Contractor Must Preserve a Changes Claim

Perhaps the most common type of contract claim arises from changes imposed on performance of the contract by the agency. Changes are of two types. An actual change occurs when the contracting officer issues a written order pursuant to a changes clause incorporated into the contract. A constructive change arises when a contractor is forced to change its performance of a contract without receiving a written change order. In responding to a constructive change, contractors must bear in mind that that generally the burden is on the contractor to document changes. Thus, the claimant should obtain approval for any changes from the contracting officer in a timely fashion and in writing. Also, it is critically important to give notice of a claim for changes as soon as a compensable change to the contract is identified. Where a change is made pursuant to a Changes clause in the contract, these clauses typically grant the contractor a certain period of time (usually 30 days) within which it must assert its right to an equitable adjustment if the change order causes an increase in the contractor’s cost of performance or the time required for performance. Notice provisions generally apply to constructive changes as well. A contractor should give notice of an increase in cost or time of performance after it receives any written or oral order (including directions, instruction, interpretation or a determination) from the contracting officer that causes a change. The required contents of a notice of change will vary depending on whether a particular Changes clause applies, but notice should generally include the identity of the individual requesting the change, the nature of the change and a description of the additional work required by the change. A notice should also request confirmation of the authority of the government representative directing the change. Exceptions to the notice requirement exist under at least three circumstances. First, where the responsible government officials are aware, or should be aware, of the facts giving rise to the claim. Second, where the government has actual knowledge of the facts underlying the claim. In this event, the burden is on the government to establish it was prejudiced by the absence of formal notice. Third, where the contracting officer issues a decision on the merits of a claim without regard to the lack of notice.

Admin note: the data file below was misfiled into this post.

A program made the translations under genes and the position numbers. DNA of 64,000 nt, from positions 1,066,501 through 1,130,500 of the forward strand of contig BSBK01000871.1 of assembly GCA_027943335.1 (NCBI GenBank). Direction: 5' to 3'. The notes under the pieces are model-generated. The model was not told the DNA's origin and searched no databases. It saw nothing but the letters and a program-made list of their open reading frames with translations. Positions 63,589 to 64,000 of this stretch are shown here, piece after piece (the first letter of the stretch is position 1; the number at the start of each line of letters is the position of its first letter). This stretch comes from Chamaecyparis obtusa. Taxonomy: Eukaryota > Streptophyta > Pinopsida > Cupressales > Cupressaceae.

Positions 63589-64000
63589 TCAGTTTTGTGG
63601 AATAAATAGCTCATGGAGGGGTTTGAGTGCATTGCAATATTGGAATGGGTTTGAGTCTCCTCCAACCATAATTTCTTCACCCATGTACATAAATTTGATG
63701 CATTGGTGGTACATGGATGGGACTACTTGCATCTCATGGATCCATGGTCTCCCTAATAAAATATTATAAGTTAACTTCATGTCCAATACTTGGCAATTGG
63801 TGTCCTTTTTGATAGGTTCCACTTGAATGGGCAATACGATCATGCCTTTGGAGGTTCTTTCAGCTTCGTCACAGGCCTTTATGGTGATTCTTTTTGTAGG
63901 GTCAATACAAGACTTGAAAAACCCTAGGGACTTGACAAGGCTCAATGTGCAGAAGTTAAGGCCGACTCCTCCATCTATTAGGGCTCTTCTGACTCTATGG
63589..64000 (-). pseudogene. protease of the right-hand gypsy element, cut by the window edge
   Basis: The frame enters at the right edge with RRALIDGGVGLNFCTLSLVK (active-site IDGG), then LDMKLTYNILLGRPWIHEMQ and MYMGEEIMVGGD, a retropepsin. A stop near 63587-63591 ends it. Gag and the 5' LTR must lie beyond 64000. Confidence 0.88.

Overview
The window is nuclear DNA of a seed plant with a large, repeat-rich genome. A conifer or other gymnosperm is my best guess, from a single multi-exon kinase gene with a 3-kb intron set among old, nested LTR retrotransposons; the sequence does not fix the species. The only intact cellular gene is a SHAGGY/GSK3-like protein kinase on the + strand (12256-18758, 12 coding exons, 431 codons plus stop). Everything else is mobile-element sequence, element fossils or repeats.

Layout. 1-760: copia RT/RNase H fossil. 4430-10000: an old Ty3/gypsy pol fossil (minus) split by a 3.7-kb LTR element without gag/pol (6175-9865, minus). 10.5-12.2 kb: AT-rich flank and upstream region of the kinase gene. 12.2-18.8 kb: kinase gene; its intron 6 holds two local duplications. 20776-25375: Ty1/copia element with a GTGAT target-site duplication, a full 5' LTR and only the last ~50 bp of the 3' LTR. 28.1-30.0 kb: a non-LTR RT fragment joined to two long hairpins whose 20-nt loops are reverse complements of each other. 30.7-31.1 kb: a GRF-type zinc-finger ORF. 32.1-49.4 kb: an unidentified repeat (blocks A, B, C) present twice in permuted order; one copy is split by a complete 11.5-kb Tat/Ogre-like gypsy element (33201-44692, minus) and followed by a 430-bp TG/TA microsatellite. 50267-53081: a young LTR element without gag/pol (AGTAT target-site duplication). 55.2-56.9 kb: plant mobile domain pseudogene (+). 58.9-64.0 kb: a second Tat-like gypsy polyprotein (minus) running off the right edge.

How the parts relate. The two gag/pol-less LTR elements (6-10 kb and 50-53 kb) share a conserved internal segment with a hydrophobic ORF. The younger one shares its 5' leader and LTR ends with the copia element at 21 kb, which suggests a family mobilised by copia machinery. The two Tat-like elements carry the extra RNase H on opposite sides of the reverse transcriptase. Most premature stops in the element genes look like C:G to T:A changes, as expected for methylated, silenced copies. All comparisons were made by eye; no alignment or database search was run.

Contractor Must be Damaged by the Government

No matter what the government might do wrong in soliciting or administering a contract, a valid claim does not exist unless the contractor has sustained some type of damage as a result of the agency’s acts or omissions. The claim must include proof of an unfavorable cost impact. Such proof requires invoices, correspondence or other evidence specifically demonstrating actual payment of additional costs, over and above the costs the contractor otherwise would have otherwise have incurred. Cost estimates are usually not sufficient. Where lost profits are alleged, a contractor must show: (1) the lost profits are the proximate result of the government’s conduct, (2) there would have been a profit but for the agency’s acts or omissions, and (3) there is some basis upon which a reasonable estimate of the lost profits can be made. Moreover, a contractor is not entitled to a profit above the amount it would have earned had the contract been performed as anticipated.